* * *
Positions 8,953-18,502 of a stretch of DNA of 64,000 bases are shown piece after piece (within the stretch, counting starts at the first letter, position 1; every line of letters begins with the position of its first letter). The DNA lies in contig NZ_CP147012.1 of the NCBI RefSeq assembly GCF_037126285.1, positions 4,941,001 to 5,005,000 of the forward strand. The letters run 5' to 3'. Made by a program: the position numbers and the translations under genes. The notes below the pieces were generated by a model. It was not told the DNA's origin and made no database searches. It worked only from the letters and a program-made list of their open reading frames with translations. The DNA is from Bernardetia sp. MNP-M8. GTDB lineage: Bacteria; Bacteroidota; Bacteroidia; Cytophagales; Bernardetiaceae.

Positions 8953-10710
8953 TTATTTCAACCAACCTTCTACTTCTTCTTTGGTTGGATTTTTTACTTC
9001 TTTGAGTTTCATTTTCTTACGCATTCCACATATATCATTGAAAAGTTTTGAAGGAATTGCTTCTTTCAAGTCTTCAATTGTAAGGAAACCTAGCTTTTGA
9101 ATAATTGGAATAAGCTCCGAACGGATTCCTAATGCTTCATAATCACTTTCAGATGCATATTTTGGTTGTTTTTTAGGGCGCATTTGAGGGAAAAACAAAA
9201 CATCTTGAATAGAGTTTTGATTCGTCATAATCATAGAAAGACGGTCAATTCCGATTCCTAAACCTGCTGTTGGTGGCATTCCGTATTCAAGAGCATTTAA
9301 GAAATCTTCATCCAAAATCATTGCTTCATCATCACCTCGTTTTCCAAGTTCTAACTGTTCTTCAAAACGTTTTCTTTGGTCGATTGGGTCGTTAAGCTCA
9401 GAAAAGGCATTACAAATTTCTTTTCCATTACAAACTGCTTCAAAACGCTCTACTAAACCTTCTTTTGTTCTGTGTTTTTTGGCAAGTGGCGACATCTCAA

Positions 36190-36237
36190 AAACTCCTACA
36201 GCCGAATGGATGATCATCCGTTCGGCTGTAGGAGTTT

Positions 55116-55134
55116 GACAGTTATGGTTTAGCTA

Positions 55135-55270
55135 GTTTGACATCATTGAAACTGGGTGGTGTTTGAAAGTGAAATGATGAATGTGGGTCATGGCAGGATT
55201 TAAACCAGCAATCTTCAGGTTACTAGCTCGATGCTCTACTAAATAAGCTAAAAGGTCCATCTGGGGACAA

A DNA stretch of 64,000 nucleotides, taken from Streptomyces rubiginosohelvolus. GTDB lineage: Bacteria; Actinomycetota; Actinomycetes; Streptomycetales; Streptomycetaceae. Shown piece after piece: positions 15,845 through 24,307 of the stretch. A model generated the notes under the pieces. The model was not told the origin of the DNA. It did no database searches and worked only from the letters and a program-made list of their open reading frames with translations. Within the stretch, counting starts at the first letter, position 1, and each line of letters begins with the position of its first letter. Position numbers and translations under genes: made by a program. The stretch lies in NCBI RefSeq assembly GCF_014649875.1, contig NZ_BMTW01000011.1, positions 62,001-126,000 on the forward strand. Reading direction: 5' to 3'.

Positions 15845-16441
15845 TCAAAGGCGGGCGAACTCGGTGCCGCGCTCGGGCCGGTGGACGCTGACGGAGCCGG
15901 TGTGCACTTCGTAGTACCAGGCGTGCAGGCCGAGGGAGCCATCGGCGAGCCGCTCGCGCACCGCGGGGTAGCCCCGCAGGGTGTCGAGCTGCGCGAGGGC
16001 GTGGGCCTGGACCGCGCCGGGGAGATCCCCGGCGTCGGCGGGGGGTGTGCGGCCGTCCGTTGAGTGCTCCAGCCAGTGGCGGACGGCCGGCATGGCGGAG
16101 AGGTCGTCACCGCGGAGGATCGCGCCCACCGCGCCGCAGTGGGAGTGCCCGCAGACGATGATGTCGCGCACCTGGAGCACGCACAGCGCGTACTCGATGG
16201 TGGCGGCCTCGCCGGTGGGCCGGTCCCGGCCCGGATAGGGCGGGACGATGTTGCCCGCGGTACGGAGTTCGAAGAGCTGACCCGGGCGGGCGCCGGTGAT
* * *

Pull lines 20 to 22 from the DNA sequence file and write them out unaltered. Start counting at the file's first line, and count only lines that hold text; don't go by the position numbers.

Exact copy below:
15901 TGTGCACTTCGTAGTACCAGGCGTGCAGGCCGAGGGAGCCATCGGCGAGCCGCTCGCGCACCGCGGGGTAGCCCCGCAGGGTGTCGAGCTGCGCGAGGGC
16001 GTGGGCCTGGACCGCGCCGGGGAGATCCCCGGCGTCGGCGGGGGGTGTGCGGCCGTCCGTTGAGTGCTCCAGCCAGTGGCGGACGGCCGGCATGGCGGAG
16101 AGGTCGTCACCGCGGAGGATCGCGCCCACCGCGCCGCAGTGGGAGTGCCCGCAGACGATGATGTCGCGCACCTGGAGCACGCACAGCGCGTACTCGATGG